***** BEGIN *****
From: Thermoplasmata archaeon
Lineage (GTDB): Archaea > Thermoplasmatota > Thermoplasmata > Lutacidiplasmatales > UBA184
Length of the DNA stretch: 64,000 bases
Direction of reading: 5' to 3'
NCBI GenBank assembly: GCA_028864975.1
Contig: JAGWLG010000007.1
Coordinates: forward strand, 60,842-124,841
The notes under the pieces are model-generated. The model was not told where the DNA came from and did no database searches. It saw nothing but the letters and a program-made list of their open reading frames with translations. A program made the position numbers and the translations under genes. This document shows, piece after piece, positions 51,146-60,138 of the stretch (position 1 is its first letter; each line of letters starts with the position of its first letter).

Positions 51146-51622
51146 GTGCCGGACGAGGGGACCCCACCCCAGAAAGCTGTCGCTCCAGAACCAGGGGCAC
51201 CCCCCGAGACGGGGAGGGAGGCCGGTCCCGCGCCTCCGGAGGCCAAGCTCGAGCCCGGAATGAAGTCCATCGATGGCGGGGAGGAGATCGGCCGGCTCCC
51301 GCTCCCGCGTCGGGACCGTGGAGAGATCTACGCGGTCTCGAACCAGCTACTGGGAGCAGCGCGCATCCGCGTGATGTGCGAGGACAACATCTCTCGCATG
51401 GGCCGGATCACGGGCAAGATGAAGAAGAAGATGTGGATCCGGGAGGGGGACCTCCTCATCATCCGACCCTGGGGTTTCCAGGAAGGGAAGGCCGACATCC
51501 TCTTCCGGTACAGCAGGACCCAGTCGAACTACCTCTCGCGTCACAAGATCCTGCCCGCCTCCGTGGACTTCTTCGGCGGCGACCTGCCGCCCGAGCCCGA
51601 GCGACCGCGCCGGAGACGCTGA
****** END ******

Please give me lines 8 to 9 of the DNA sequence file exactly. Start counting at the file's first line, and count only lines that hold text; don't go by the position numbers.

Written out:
The notes under the pieces are model-generated. The model was not told where the DNA came from and did no database searches. It saw nothing but the letters and a program-made list of their open reading frames with translations. A program made the position numbers and the translations under genes. This document shows, piece after piece, positions 51,146-60,138 of the stretch (position 1 is its first letter; each line of letters starts with the position of its first letter).

Positions 51146-51622